Hustlers is blowing up. The new film, set in the late 2000s and early 2010s, is based on a New York magazine article about "strippers who stole from (mostly) rich, (usually) disgusting, (in their minds) pathetic men and gave to, well, themselves." It's directed by Lorene Scafaria and stars Constance Wu (Crazy Rich Asians) and Jennifer Lopez—and it's already getting Oscar buzz.
While Hustlers definitely marks a turning point for its all-star cast, it also marks a new period in fashion. As we approach 2020, we will also reach another milestone: the year 2000 as vintage. (In resale, something is vintage when it's 20 years or older. Something is "true vintage" when it's 50 years or older, and "antique" when it's over 100.) That means the fashion staples of the early 2000s, and soon the late 2000s, are about to rise in value.
Hustlers is filled with the decade's relics: low-rise jeans, velour, boots with the fur—but specifically Juicy Couture.
In one of Hustlers' pivotal scenes, J.Lo's character Ramona struts to an ATM while Lorde's "Royals" blasts in the background. The camera zooms in on her black velour hoodie: Juicy Couture. The brand's giant crown glitters as she withdraws hundreds. "We'll never be royals," sings Lorde, "let me live that fantasy." And then the cops show up.
J.Lo isn't a stranger to Juicy Couture or tracksuits—she's one of the reasons for the trend. In the 2001 music video of her remixed single "I'm Real" featuring Ja Rule, Lopez famously wears bubblegum-pink terry cloth sweat shorts with a matching hoodie. While the outfit doesn't feature a huge Juicy Couture crown, it's clear who designed it.
"This little known company Juicy sent these sweatsuits for me to chill and hang out in," Lopez reflected in an Instagram post last year. "I loved them so much I decided to wear it in the video with my throwback Adidas... It seemed fitting since the song is called 'I'm Real,' so I decided to be ME!!"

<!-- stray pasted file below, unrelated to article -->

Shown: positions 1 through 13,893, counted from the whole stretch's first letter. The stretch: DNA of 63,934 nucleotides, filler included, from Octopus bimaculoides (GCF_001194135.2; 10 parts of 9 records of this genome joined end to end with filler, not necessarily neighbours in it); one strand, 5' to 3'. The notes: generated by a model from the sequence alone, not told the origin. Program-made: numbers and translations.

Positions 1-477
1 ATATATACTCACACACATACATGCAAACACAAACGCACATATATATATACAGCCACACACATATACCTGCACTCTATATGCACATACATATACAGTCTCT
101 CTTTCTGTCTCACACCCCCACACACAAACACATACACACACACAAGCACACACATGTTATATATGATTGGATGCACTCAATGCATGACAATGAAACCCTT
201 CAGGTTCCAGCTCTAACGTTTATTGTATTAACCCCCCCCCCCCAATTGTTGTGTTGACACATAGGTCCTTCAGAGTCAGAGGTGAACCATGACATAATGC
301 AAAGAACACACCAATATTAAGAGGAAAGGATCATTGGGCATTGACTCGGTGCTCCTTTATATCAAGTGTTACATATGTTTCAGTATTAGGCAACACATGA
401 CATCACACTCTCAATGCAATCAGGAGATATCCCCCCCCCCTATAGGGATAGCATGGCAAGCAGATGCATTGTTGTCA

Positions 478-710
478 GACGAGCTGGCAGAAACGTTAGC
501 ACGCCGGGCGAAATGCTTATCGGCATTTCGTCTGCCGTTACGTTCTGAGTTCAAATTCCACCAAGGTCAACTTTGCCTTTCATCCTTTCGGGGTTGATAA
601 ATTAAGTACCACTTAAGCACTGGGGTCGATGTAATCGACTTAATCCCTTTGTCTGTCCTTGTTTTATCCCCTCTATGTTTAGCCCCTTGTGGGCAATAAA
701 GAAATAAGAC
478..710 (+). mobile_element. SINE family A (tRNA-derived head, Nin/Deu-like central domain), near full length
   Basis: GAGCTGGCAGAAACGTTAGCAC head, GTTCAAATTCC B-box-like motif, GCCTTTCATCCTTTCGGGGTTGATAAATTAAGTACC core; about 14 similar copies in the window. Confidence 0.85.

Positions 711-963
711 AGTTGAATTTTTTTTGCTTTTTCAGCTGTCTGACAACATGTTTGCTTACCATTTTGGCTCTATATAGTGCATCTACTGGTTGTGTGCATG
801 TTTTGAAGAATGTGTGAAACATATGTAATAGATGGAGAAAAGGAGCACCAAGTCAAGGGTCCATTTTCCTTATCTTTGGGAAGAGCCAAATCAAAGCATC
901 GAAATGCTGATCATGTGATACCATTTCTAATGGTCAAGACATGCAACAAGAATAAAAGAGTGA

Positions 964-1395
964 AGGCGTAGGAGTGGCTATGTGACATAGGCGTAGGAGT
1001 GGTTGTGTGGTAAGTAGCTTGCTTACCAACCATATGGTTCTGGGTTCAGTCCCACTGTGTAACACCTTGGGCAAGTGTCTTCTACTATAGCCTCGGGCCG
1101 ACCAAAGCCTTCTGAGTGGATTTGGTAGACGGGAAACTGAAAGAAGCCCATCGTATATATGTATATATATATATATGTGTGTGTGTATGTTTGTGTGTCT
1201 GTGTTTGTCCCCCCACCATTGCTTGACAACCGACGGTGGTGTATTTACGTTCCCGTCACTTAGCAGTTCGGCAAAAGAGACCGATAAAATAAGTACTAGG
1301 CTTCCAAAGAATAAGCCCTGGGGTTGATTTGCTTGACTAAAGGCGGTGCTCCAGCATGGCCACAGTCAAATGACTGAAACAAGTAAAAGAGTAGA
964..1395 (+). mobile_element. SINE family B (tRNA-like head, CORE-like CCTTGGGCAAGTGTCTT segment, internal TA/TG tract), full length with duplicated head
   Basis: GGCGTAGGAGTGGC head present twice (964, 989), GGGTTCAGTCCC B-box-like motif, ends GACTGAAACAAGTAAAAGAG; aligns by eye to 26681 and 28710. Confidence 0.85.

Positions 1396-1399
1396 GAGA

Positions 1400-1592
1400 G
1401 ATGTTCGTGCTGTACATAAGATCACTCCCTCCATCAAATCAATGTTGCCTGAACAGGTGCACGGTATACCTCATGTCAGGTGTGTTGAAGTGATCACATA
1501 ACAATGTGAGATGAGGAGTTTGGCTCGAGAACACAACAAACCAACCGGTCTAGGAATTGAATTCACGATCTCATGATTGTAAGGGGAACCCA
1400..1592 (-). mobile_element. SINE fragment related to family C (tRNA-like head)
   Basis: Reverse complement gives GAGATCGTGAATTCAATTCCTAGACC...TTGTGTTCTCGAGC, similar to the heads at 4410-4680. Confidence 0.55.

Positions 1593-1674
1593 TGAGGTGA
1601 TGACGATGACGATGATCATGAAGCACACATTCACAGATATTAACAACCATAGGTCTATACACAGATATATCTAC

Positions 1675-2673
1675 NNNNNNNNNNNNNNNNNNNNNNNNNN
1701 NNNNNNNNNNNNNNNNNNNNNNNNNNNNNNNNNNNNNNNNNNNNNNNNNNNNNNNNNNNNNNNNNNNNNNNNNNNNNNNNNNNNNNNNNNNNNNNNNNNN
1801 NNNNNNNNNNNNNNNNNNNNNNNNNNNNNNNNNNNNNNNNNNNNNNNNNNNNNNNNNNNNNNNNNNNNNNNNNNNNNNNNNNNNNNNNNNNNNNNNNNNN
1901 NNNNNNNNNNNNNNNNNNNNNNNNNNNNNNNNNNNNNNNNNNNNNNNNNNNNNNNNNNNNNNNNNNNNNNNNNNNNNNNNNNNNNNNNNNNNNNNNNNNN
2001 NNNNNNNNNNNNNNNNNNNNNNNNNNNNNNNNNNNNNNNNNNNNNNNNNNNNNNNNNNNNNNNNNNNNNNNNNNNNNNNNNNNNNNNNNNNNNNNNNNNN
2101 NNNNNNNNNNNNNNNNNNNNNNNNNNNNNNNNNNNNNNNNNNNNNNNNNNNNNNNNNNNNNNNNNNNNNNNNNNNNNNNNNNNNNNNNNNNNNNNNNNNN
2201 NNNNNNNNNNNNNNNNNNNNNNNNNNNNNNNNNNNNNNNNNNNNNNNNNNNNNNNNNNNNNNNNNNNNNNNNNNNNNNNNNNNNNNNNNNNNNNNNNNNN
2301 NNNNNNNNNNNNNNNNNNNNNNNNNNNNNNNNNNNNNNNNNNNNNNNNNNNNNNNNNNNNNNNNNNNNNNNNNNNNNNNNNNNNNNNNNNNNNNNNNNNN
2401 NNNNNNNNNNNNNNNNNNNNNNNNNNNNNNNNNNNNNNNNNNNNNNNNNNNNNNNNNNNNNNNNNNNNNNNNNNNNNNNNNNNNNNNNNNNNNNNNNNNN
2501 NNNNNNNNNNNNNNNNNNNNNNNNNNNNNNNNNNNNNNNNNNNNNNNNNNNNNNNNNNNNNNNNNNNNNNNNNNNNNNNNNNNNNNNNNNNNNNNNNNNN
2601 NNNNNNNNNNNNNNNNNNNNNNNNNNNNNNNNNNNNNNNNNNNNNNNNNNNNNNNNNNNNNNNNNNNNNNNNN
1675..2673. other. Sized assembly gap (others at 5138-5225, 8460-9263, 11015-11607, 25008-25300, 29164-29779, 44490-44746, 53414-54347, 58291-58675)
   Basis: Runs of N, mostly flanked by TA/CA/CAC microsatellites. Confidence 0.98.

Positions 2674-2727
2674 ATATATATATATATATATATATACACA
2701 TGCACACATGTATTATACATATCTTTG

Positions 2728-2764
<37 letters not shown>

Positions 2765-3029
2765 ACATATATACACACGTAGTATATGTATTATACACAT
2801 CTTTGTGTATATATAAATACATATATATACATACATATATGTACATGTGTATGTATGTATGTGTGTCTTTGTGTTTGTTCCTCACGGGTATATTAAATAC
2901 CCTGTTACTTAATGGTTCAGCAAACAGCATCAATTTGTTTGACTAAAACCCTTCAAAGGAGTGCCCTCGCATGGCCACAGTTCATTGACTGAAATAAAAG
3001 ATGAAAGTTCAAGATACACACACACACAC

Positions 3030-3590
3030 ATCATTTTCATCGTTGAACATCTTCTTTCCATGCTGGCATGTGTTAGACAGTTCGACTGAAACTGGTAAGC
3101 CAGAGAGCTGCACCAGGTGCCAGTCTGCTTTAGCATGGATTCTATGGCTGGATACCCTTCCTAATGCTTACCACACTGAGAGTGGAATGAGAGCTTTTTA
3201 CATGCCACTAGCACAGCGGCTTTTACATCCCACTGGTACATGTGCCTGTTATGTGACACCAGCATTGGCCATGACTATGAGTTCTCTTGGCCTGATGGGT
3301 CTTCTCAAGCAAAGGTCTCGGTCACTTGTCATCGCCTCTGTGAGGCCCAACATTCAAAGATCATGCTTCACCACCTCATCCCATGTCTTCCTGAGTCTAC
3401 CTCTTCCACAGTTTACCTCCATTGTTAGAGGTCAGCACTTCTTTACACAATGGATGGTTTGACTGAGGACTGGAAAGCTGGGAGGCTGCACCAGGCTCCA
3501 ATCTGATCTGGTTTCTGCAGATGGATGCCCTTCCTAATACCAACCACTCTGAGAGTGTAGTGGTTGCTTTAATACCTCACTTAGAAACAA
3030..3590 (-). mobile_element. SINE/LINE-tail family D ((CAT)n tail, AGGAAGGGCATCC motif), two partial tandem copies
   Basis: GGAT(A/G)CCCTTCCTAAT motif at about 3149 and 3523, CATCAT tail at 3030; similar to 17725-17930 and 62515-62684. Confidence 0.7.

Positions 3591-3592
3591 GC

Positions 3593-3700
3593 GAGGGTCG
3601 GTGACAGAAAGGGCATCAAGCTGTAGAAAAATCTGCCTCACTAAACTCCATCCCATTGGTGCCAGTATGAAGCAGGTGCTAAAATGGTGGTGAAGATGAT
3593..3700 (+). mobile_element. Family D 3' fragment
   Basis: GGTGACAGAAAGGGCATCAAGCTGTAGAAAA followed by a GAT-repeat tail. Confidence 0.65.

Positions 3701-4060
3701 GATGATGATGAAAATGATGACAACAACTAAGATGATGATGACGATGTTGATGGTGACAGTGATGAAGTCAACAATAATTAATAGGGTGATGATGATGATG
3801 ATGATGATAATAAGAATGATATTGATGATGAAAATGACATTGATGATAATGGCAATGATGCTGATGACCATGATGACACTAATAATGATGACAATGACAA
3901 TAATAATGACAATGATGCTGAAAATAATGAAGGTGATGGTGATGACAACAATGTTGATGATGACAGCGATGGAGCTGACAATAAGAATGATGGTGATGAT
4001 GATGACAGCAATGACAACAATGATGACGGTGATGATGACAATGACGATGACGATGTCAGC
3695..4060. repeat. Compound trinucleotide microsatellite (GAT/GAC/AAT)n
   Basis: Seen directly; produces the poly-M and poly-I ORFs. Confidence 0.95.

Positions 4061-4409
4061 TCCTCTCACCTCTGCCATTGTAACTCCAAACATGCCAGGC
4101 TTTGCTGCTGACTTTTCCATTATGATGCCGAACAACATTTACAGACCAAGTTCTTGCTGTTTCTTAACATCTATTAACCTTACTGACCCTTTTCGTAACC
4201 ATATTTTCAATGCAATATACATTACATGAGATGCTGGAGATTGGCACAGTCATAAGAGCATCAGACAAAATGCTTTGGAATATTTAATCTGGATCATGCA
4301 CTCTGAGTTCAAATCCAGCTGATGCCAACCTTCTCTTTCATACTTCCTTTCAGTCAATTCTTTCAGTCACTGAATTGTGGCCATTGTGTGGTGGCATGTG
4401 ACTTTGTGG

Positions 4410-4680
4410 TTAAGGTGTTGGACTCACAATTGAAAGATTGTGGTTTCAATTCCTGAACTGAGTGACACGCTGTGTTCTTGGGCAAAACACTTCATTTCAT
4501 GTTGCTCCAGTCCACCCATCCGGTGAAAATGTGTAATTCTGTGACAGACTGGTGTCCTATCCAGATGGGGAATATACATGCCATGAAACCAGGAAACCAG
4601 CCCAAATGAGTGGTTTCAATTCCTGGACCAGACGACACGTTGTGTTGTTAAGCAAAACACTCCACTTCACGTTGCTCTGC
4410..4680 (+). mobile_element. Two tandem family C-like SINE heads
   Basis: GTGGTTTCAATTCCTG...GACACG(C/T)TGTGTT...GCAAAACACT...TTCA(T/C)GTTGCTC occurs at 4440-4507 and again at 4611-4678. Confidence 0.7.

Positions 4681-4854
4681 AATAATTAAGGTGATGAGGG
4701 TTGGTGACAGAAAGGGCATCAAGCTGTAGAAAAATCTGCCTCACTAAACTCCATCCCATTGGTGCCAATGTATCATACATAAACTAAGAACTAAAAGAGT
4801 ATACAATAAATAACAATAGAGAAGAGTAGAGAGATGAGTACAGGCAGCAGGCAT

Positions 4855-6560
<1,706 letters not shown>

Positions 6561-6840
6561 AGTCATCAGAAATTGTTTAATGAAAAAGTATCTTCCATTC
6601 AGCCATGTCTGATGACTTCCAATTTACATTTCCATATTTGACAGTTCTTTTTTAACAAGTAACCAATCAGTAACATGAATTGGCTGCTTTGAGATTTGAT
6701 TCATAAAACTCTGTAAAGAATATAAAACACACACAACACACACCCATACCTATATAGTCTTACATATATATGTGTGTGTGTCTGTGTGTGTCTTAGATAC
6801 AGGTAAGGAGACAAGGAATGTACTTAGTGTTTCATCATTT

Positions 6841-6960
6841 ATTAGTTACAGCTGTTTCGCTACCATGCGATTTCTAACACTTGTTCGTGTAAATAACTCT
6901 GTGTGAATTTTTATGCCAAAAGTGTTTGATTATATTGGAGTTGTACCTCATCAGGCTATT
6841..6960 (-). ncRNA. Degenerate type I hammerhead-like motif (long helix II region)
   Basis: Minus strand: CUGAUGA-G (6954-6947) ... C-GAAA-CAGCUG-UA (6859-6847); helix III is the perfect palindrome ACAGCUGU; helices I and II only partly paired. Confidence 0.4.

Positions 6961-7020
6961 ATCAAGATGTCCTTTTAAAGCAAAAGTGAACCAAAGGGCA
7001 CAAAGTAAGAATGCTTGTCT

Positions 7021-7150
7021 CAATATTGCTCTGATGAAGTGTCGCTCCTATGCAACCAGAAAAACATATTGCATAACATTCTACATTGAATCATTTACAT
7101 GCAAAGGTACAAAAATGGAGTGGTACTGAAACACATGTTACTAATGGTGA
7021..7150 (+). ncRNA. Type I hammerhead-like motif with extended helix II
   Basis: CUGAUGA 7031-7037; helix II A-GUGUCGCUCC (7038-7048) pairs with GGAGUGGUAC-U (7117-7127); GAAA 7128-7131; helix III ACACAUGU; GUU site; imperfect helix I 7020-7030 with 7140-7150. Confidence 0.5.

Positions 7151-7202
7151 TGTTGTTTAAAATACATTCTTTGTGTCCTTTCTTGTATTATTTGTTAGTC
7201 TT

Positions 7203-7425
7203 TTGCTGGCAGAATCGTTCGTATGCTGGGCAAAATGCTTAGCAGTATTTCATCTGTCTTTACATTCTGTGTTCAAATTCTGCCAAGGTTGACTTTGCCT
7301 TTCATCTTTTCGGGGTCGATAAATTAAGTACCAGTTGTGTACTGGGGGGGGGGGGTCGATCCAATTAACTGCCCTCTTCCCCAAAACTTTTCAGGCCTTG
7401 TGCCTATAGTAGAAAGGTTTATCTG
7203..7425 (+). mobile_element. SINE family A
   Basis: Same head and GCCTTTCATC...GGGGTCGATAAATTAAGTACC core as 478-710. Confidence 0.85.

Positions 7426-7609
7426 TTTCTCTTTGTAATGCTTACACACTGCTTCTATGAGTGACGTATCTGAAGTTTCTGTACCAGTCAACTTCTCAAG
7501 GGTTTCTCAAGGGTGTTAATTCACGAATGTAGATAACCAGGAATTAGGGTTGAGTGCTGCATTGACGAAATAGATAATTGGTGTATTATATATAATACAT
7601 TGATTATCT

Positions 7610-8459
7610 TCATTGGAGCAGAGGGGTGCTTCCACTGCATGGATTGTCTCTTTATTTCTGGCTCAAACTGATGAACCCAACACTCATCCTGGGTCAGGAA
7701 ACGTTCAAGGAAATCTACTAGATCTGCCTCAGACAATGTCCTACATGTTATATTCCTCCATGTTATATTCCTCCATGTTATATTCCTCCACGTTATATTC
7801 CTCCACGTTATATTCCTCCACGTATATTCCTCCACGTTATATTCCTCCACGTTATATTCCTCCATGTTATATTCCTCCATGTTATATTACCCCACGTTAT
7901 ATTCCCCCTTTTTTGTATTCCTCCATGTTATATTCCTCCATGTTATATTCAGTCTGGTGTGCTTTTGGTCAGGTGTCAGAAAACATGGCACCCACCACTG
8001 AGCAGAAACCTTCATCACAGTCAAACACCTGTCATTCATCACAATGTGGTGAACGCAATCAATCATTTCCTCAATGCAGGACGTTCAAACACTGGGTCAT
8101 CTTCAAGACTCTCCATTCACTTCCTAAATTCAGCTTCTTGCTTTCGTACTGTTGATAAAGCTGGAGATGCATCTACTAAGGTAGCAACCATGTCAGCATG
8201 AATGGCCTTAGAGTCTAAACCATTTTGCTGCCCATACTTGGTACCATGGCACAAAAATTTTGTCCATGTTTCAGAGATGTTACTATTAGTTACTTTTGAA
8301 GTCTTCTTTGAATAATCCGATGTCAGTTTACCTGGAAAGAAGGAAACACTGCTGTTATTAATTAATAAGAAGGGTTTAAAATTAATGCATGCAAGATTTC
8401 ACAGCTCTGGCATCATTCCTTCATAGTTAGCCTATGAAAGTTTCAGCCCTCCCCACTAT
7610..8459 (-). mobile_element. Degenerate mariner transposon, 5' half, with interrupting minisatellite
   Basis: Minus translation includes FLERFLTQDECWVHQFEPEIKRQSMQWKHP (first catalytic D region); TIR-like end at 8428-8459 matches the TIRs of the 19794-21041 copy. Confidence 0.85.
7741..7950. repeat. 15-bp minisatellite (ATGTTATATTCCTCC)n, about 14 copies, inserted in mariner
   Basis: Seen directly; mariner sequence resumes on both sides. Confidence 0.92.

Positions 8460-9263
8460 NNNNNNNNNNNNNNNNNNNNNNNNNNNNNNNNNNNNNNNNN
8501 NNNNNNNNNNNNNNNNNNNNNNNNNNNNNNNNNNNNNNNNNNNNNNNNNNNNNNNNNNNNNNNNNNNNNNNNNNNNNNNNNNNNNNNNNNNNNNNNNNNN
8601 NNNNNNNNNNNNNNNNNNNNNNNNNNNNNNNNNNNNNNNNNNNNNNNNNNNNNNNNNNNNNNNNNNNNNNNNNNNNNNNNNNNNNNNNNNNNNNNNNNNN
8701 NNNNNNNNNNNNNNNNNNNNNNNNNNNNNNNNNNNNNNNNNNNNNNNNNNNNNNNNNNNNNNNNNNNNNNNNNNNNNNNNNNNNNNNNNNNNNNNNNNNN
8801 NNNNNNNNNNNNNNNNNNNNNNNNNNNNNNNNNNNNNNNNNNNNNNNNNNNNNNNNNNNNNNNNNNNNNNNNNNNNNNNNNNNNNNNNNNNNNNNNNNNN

Juicy Couture, founded in the late 1990s in LA's Pacoima neighborhood, dominated 2000s fashion by throwing celebrity parties where they gave out free clothes to stars like Venus and Serena Williams. The fashion was improbable but popular: cozy sportswear made of velour with giant, gaudy lettering. It flashed the slogan "manufactured in the glamorous USA." (Ironically, new Juicy Couture is often made in Vietnam.)
Things really took off for the brand when Madonna and J.Lo started featuring the tracksuits on their tours and in their music videos. Then came Paris Hilton and Nicole Richie. Cameron Diaz. Sarah Jessica Parker. The suits became a strange unifier: middle-schoolers and their moms were wearing them. So were famous Hilton heirs. Class seemed to dissolve under Juicy's nouveau riche sweats. Truly a fantasy made of velour.
I've been thinking about which '00s-era brands we'll covet, especially considering the dominance of low-quality fast fashion during that decade, but Hustlers and J.Lo focused my attention: We can be certain that Juicy Couture is forever imprinted in the decade's DNA.